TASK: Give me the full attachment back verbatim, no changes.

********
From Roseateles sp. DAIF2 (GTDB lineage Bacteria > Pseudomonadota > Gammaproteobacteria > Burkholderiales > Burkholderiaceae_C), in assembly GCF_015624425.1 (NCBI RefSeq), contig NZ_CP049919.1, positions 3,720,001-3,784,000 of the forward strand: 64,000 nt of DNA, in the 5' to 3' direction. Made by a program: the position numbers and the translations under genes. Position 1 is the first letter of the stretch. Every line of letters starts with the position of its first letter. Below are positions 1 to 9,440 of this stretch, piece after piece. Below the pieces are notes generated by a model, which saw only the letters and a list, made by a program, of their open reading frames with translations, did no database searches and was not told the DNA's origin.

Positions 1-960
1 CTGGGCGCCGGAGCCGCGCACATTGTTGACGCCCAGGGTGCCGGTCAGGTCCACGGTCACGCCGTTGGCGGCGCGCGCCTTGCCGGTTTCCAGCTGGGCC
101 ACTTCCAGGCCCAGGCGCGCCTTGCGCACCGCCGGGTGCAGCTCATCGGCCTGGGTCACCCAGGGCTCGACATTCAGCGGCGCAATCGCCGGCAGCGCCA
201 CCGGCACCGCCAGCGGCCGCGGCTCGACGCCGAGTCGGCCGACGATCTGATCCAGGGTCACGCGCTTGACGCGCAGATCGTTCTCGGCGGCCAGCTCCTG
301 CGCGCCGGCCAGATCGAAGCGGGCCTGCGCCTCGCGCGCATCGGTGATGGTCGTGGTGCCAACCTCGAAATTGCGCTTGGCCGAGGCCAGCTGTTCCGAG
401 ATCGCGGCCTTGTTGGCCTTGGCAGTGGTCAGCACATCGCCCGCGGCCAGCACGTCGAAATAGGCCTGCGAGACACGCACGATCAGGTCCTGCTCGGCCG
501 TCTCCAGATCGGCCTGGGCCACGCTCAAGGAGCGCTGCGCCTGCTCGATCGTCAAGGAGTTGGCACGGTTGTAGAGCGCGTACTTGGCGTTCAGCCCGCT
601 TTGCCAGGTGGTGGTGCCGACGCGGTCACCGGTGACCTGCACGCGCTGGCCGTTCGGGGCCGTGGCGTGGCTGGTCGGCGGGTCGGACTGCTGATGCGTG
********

From Roseateles sp. DAIF2 (GTDB lineage Bacteria > Pseudomonadota > Gammaproteobacteria > Burkholderiales > Burkholderiaceae_C), in assembly GCF_015624425.1 (NCBI RefSeq), contig NZ_CP049919.1, positions 3,720,001-3,784,000 of the forward strand: 64,000 nt of DNA, in the 5' to 3' direction. Made by a program: the position numbers and the translations under genes. Position 1 is the first letter of the stretch. Every line of letters starts with the position of its first letter. Below are positions 1 to 9,440 of this stretch, piece after piece. Below the pieces are notes generated by a model, which saw only the letters and a list, made by a program, of their open reading frames with translations, did no database searches and was not told the DNA's origin.

Positions 1-960
1 CTGGGCGCCGGAGCCGCGCACATTGTTGACGCCCAGGGTGCCGGTCAGGTCCACGGTCACGCCGTTGGCGGCGCGCGCCTTGCCGGTTTCCAGCTGGGCC
101 ACTTCCAGGCCCAGGCGCGCCTTGCGCACCGCCGGGTGCAGCTCATCGGCCTGGGTCACCCAGGGCTCGACATTCAGCGGCGCAATCGCCGGCAGCGCCA
201 CCGGCACCGCCAGCGGCCGCGGCTCGACGCCGAGTCGGCCGACGATCTGATCCAGGGTCACGCGCTTGACGCGCAGATCGTTCTCGGCGGCCAGCTCCTG
301 CGCGCCGGCCAGATCGAAGCGGGCCTGCGCCTCGCGCGCATCGGTGATGGTCGTGGTGCCAACCTCGAAATTGCGCTTGGCCGAGGCCAGCTGTTCCGAG
401 ATCGCGGCCTTGTTGGCCTTGGCAGTGGTCAGCACATCGCCCGCGGCCAGCACGTCGAAATAGGCCTGCGAGACACGCACGATCAGGTCCTGCTCGGCCG
501 TCTCCAGATCGGCCTGGGCCACGCTCAAGGAGCGCTGCGCCTGCTCGATCGTCAAGGAGTTGGCACGGTTGTAGAGCGCGTACTTGGCGTTCAGCCCGCT
601 TTGCCAGGTGGTGGTGCCGACGCGGTCACCGGTGACCTGCACGCGCTGGCCGTTCGGGGCCGTGGCGTGGCTGGTCGGCGGGTCGGACTGCTGATGCGTG